Victor Davis Hanson

And European elites can't blame their problems - a bullying Russia, Islamic terrorists, unassimilated minorities and high unemployment - all on George Bush's swagger and accent. The recent elections of Angela Merkel in Germany and Nicolas Sarkozy in France suggest that Europe's cheap anti-Americanism may be ending, and that our practices of more open markets, lower taxes and less state control are preferrable to the European status quo.

In truth, a never-stronger America is being tested as never before. The world is watching whether we win or lose in Iraq and Afghanistan. The Middle East is either going to reform or remain an oil-rich tribal mess that endangers the entire world.

A better way to assess our chances at maintaining our preeminence is simply to ask the same questions that are the historical barometers of our nation's success or failure: Does any nation have a constitution comparable to ours? Does merit - or religion, tribe or class - mostly gauge success or failure in America? What nation is as free, stable and transparent as the U.S.?

Try becoming a fully accepted citizen of China or Japan if you were not born Chinese or Japanese. Try running for national office in India from the lower caste. Try writing a critical op-ed in Russia or hiring a brilliant female to run a mosque, university or hospital in most of the Middle East. Ask where MRI scans, Wal-Mart, iPods, the Internet or F-18s came from.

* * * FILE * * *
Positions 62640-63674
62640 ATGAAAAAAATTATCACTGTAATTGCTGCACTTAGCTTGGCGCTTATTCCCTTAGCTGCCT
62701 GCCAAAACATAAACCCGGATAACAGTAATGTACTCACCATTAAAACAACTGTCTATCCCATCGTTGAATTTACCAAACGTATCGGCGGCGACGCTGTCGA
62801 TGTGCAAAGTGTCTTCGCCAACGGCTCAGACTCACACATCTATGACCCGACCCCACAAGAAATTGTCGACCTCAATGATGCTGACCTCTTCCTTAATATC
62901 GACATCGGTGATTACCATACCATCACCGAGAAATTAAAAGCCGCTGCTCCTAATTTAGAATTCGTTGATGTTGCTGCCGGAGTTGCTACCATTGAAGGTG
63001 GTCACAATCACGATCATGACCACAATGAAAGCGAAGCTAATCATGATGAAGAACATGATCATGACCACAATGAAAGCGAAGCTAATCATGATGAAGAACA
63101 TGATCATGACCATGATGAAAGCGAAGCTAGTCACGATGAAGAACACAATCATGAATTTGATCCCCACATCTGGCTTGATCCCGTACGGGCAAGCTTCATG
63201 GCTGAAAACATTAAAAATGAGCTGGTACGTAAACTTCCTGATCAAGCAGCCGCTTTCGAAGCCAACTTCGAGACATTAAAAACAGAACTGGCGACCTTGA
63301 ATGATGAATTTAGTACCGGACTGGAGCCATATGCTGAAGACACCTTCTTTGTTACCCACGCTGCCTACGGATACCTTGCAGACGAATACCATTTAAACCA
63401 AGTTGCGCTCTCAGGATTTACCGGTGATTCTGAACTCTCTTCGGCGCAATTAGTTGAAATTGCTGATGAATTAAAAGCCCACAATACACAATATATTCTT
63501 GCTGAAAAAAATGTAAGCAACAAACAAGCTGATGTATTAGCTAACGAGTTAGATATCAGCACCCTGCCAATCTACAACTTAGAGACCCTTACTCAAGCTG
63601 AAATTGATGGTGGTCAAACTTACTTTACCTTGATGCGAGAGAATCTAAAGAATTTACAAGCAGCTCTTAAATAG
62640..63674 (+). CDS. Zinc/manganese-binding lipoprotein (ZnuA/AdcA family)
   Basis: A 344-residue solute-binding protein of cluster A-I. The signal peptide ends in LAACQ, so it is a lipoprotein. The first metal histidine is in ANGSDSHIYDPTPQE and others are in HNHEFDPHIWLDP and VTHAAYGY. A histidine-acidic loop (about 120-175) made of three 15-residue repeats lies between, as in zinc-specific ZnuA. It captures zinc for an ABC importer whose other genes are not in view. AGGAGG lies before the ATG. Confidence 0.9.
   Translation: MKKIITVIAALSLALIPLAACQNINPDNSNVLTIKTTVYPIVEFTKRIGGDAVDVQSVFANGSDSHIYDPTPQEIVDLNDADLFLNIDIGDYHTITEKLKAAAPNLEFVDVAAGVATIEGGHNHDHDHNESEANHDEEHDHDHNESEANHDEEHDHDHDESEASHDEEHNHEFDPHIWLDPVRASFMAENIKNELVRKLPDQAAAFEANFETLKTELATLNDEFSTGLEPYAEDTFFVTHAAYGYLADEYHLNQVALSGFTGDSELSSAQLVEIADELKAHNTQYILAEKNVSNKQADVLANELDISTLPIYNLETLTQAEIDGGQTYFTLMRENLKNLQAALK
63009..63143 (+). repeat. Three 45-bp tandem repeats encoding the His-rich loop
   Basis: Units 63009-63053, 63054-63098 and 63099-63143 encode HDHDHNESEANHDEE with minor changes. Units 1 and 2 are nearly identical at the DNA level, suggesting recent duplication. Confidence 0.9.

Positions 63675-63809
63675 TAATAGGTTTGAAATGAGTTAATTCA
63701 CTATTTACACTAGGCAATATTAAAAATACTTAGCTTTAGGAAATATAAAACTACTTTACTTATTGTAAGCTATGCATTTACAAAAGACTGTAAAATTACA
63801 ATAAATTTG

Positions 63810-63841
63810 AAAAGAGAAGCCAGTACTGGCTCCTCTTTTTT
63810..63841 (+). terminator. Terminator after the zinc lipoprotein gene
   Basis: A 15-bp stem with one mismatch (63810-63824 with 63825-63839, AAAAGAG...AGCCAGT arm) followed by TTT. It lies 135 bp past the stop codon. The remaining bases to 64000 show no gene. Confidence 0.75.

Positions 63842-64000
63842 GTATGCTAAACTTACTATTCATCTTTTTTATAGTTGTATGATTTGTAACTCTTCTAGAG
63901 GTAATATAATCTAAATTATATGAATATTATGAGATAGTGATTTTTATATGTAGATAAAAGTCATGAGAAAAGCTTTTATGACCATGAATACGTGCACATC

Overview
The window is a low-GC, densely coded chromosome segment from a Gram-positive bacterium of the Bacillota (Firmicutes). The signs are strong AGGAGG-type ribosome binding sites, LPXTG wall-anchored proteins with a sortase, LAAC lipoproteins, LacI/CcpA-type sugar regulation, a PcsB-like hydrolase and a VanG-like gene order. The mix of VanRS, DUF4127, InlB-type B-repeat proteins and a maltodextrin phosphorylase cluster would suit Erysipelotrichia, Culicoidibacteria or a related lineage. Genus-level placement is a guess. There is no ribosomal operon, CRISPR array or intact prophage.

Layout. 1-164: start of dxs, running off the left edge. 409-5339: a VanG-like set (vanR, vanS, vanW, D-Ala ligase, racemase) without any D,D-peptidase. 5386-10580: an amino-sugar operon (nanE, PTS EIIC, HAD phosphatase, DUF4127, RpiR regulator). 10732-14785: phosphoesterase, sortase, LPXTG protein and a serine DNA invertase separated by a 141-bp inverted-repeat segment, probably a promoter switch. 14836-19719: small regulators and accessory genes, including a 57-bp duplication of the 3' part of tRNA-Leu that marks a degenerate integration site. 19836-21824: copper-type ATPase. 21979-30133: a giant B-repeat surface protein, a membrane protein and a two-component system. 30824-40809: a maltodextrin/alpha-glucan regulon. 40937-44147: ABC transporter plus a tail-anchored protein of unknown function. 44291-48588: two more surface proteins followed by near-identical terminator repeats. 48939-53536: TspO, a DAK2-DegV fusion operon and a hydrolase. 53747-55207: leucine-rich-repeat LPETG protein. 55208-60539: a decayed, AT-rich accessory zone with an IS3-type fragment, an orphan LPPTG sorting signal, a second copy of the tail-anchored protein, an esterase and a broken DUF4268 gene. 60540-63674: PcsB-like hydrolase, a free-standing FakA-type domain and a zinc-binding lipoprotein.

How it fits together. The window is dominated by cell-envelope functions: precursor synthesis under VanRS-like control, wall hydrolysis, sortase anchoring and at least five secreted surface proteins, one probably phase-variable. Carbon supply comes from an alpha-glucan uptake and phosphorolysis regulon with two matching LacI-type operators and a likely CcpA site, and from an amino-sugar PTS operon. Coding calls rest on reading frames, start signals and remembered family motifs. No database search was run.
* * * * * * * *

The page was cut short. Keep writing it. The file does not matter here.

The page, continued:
In the last 60 years, we have been warned in succession that new paradigms in racially pure Germany, the Soviet workers' paradise, Japan Inc. and now 24/7 China all were about to displace the United States. None did. All have had relative moments of amazing success - but in the end none proved as resilient, flexible and adaptable as America.

That brings us to the United States' greatest strength: radical self-critique. We Americans are worrywarts, always believing we're on the verge of extinction. And so, to "renew," "reinvent" or "save" America, we whip ourselves up about "wars" on poverty, drugs and cancer; space "races;" missile "gaps;" literacy "crusades;" and "campaigns" against litter, waste and smoking.

In other words, we nail-biters have always been paranoid that we must change and improve in order to survive. And thus we usually do - just in time.


Victor Davis Hanson

Victor Davis Hanson is a classicist and historian at the Hoover Institution, Stanford University, and a recipient of the 2007 National Humanities Medal.